All first-year students at Southwestern are required to take a six-unit, year-long course entitled Legal Analysis, Writing, and Skills (LAWS). The course introduces students to key lawyering skills and helps prepare them for the real-world demands they will face as attorneys. During the Fall semester, LAWS I explores issues of professionalism, develops broad-based analytical, research and writing skills, and provides concentrated instruction in the basics of legal methods, legal reasoning and legal processes. In the Spring semester, LAWS II enables students to apply their new skills in a hands-on advocacy experience.
First-year students at Southwestern have the unique opportunity to choose from an appellate, negotiation or trial practice track during their Legal Analysis, Writing and Skills (LAWS) course.
The Appellate Advocacy Track
The Appellate Advocacy Track Introduces students to advocacy as it is practiced in the courts of appeal.* In the process of handling an appeal of a hypothetical case, students meet with clients, conduct legal research, draft an appellate court brief, and present oral arguments before a panel of justices. This is the type of advocacy traditionally included in most law school legal writing programs, and the majority of first-year students will be enrolled in this track.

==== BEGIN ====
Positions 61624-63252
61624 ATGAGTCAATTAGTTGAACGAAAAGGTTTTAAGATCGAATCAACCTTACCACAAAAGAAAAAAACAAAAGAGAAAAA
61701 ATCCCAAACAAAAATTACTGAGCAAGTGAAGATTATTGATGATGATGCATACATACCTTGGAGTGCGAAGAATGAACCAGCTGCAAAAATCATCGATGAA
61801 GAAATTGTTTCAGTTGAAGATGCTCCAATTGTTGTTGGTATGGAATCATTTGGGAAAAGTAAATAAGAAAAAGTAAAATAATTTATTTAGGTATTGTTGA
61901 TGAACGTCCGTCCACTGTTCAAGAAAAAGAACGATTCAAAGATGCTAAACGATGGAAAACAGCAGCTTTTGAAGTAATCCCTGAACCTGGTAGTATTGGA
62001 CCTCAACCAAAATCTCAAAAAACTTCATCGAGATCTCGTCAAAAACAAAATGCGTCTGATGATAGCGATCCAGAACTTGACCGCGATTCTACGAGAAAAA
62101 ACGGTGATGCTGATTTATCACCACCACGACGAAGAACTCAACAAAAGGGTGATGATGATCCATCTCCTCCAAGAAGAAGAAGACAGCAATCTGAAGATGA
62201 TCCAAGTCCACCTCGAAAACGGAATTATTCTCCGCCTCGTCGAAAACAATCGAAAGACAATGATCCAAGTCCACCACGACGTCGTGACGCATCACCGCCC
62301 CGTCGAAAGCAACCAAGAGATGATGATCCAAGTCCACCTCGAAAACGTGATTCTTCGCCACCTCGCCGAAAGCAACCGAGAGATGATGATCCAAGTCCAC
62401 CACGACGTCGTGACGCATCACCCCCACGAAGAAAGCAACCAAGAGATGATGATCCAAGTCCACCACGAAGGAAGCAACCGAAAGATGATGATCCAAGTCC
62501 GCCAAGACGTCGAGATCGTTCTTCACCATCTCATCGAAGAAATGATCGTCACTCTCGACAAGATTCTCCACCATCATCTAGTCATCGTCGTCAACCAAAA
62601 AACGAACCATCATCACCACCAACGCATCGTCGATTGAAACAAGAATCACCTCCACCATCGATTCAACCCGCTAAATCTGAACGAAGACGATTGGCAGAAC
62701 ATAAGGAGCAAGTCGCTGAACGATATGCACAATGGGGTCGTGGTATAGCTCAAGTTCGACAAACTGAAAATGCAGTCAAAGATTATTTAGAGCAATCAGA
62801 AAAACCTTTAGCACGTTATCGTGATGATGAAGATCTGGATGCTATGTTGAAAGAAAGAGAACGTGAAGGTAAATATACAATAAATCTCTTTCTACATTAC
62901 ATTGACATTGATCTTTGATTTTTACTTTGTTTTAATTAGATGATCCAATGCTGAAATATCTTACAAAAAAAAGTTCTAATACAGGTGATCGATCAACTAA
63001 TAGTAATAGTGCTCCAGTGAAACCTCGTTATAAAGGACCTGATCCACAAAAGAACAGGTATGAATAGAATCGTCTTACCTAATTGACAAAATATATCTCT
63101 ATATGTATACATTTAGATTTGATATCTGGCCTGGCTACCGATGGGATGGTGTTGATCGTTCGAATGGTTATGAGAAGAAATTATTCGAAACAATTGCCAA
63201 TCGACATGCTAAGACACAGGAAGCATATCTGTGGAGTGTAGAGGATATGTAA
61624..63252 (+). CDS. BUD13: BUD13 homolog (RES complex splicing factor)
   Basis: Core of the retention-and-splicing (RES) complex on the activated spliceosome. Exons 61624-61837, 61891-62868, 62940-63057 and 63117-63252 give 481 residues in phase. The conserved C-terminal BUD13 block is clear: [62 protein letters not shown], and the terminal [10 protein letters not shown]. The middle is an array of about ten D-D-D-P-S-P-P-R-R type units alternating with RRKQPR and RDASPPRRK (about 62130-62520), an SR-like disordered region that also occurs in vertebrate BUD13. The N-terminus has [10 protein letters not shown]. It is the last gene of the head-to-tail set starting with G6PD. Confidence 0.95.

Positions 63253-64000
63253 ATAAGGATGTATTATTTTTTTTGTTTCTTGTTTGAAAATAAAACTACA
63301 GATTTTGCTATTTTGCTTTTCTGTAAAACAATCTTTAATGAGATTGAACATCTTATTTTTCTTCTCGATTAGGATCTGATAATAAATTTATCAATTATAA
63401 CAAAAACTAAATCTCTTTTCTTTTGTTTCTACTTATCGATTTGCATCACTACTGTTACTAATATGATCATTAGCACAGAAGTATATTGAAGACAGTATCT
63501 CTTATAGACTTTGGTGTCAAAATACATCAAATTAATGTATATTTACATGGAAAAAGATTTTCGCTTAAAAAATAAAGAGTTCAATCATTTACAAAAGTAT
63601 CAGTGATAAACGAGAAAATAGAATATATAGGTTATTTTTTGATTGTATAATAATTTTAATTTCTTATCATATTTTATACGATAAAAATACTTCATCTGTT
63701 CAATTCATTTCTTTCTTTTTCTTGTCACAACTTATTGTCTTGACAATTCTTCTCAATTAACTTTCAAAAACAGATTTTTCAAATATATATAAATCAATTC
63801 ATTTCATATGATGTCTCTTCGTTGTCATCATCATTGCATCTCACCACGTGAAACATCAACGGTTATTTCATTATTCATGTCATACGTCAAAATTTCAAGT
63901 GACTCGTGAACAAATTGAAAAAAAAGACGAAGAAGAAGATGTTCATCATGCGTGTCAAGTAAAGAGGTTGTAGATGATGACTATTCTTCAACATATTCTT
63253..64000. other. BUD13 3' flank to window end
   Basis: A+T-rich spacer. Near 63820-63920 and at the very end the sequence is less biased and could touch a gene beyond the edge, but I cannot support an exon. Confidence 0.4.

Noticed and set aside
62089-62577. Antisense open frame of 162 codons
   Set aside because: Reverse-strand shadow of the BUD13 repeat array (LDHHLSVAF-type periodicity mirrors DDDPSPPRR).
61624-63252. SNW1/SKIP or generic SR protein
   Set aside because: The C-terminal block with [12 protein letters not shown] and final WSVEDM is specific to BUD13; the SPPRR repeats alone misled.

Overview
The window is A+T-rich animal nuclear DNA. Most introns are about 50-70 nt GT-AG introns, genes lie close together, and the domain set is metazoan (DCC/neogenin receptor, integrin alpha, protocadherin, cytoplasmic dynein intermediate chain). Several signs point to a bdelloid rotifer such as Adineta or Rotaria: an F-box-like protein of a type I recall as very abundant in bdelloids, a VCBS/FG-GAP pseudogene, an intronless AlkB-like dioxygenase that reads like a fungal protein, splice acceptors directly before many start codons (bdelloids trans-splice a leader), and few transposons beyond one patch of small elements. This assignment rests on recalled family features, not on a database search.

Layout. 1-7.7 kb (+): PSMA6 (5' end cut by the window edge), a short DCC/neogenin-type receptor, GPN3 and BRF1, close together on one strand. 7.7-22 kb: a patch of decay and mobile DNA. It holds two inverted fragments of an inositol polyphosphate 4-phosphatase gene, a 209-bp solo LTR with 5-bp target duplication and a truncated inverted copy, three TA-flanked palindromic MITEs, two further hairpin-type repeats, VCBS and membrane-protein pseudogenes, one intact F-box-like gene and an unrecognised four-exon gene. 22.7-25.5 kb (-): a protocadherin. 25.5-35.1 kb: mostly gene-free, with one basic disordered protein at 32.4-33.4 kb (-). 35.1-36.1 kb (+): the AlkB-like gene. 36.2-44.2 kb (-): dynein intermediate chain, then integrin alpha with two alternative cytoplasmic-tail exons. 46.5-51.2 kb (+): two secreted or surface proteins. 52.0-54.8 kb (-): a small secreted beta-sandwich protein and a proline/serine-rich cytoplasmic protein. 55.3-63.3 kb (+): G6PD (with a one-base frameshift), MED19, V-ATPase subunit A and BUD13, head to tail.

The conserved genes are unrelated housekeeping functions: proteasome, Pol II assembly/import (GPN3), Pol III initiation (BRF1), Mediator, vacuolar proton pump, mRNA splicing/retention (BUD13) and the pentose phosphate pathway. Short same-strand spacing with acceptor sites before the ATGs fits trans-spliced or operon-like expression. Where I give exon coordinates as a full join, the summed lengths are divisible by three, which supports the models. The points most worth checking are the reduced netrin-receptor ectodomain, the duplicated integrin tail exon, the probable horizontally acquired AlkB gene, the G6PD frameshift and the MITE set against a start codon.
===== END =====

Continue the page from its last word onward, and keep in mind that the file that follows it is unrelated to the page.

*An appellate court (state or federal) hears appeals from judgments and rulings of trial courts or lower appeals courts.
The Negotiation Track
The Negotiation Track teaches core lawyering skills in the context of negotiating contracts. Students meet with clients, conduct legal research, draft a trial court motion that involves a question of contract validity, and participate in contract negotiations.
The Trial Practice Track
The Trial Practice Track corresponds to the work of a trial attorney. Students handle a variety of tasks in the pretrial and trial stages of litigation in a hypothetical legal case. They meet with clients, conduct legal research, draft a trial court motion, examine witnesses, and present their case to a jury.